Investigators showed that diagnosis was improved in 56% of patients with lumbar radiculopathy when a new type of oblique MRI fast spin-echo scan of the lumbar neuroforamen was used.
David B. Bumpass, MD, and colleagues developed the new oblique T1 MRI sequence, which is done in the plane of the foramen. Their goal was to obtain an en-face view of the patient’s nerve roots.
David B. Bumpass
A standard sagittal MRI approach can be inaccurate, according to Bumpass, because the nerve roots exit the foramen at an angle oblique to all three standard cross-sectional imaging planes.
“Inter-rater and intra-rater reliability were significantly better with the oblique T1 MRI, which provided en-face views of the lumbar nerve roots. The improvements were small in magnitude. Oblique scans were more likely to be useful to clinicians when more degeneration and foraminal stenosis were present,” Bumpass said.
New, experimental T1 MRI
From January 2012 to December 2013, 22 consecutive adults with leg pain, numbness and/or weakness were enrolled in a prospective study at a single academic, tertiary hospital. Patients were excluded from the study if they had lumbar scoliosis greater than 20°, were unable to undergo MRI or had previously undergone lumbar surgery.
Each of the patients underwent standard lumbar MRI in the axial and sagittal planes without contrast using T1 and T2 sequences. Then they underwent the experimental T1 fast spin-echo MRI sequence done oblique to the sagittal axis, and the same 1.5 Tesla MRI equipment was used for the scans.
Figure 1. The oblique T1 MRI slice on the left demonstrates en face view of lumbar nerve roots exiting the foramina. The L5-S1 foramen is narrowed, impinging the L5 nerve root. On the right, the axial slice at the level of the L5-S1 disc demonstrates the oblique plane orthogonal to the nerve root and foramen.
Source: Bumpass DB
The patients were 48.3 years old, mean. According to the abstract, the mean foraminal angle relative to the sagittal angle was 14°. Three patients had lumbar scoliosis with a Cobb angle at or equal to 20°.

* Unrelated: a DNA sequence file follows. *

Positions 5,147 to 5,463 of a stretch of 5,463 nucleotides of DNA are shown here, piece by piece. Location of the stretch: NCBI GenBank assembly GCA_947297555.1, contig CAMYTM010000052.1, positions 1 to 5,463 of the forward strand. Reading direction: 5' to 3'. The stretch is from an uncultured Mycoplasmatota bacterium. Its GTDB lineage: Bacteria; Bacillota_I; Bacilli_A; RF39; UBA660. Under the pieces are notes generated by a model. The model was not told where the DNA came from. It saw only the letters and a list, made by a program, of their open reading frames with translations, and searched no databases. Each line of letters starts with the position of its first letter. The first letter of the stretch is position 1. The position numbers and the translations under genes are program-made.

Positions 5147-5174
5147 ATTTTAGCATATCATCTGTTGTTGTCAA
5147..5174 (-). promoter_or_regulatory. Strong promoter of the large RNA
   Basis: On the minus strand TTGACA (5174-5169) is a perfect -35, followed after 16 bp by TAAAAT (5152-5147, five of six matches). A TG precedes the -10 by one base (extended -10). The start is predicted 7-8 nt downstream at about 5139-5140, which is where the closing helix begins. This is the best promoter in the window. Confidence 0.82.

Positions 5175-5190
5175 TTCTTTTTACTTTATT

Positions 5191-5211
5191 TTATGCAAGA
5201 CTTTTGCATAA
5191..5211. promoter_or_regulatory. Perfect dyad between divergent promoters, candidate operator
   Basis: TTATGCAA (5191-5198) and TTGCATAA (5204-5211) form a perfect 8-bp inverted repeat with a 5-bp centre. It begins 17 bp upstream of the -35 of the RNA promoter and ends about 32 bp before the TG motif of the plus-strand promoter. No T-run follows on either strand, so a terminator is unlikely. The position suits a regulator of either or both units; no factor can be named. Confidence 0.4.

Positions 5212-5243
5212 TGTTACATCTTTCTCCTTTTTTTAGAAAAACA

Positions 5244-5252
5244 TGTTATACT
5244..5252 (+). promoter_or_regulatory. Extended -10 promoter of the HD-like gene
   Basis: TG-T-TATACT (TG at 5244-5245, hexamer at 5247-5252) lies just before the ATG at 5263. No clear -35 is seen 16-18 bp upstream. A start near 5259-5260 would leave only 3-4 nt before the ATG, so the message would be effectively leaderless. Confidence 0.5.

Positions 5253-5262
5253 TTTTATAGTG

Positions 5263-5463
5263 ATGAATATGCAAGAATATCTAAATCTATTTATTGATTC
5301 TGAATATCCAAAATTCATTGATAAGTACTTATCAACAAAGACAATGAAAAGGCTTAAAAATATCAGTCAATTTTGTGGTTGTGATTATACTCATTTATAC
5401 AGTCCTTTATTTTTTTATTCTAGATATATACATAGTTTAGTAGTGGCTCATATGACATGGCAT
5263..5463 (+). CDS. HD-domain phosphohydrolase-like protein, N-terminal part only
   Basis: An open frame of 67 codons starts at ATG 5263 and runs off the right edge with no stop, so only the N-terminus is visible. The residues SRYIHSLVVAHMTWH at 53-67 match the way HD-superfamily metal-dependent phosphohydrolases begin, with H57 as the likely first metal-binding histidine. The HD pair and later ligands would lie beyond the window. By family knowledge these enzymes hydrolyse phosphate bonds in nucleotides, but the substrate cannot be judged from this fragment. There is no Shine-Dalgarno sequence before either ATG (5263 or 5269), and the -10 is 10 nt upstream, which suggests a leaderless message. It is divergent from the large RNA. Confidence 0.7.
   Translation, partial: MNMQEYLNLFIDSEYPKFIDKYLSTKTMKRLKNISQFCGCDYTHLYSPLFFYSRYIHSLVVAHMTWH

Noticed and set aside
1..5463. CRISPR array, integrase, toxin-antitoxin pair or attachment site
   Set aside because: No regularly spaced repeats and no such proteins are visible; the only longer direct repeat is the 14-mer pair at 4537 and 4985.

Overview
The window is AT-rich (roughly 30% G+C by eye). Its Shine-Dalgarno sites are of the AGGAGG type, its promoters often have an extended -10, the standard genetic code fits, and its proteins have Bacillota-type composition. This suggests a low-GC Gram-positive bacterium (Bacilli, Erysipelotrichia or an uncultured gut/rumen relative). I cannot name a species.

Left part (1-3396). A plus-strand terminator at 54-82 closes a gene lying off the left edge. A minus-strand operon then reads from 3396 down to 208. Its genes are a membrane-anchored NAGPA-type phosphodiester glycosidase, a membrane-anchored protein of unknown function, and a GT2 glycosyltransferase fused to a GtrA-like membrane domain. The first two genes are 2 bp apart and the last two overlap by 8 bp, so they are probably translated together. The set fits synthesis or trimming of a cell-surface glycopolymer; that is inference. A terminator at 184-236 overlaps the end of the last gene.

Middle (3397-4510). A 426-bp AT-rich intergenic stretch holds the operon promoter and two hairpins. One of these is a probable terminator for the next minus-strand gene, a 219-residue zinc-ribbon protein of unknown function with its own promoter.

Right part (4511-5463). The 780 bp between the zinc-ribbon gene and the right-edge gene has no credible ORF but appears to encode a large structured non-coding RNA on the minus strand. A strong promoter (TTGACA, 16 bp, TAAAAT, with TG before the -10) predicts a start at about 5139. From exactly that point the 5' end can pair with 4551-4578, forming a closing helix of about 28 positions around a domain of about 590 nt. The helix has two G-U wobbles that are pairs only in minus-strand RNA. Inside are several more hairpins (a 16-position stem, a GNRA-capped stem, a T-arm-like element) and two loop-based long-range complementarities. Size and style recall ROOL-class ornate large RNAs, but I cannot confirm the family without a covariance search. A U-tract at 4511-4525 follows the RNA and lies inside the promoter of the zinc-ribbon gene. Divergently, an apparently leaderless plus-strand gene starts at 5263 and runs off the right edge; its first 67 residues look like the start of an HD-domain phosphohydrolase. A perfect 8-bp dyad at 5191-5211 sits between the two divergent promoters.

Validated stenosis grading system
Four reviewers — three spine surgeons and one neuroradiologist — graded the foraminal stenosis of each lumbar nerve root on the sagittal and new oblique MRI scans.
“We used a validated 4-point grading system for foraminal stenosis,” Bumpass said.
Grade 1 was a nerve root completely surrounded by epidural fat, grade 2 was deformed epidural fat with the root touching one border of the foramina, grade 3 was no remaining epidural fat and no root deformity, and grade 4 was root compression, Bumpass said.
The investigators found the stenosis grades were better in the oblique series, which had an improved intra-class correlation coefficient (ICCC) score of 0.80 (P < .001, CI 0.76-0.83). The sagittal ICCC score was 0.68 (P < .001, CI 0.63-0.74). Bumpass said this showed significant superiority of the oblique scans over the sagittal scans.
Diagnosis improved with new MRI
The reviewers noted the oblique scans improved the diagnosis in about 56% of patients. For 11 patients, at least three graders stated the oblique scans improved their diagnosis. Eight of those patients had multilevel degenerative foraminal stenosis, according to Bumpass.
“The total number of yes responses for each patient correlated significantly with the mean stenosis grade. This was interpreted as meaning oblique scans were more useful when more degeneration was present,” Bumpass said.
A possible limitation of the study, he said, is it only evaluated the precision of foraminal stenosis grading from an MRI and did not evaluate the accuracy of diagnosis since the investigators could not correlate the radiographic diagnosis to actual symptomatic anatomic compression.
Bumpass said, “We feel we have demonstrated a way to improve the precision of radiographic diagnosis of foraminal stenosis, i.e., by reducing the spread of variability of both inter- and intra-rater reliability. Future research is needed to verify if this technique improves diagnosis accuracy.” – by Robert Linnehan
Bumpass DB, et al. Paper #19. Presented at: North American Spine Society Annual Meeting; Nov. 12-15, 2014; San Francisco.
For more information:
David B. Bumpass, MD, can be reached at Washington University Orthopedics, 660 S. Euclid Ave., Saint Louis, MO 63110; email: firstname.lastname@example.org.
Disclosure: Bumpass reports no relevant financial disclosures.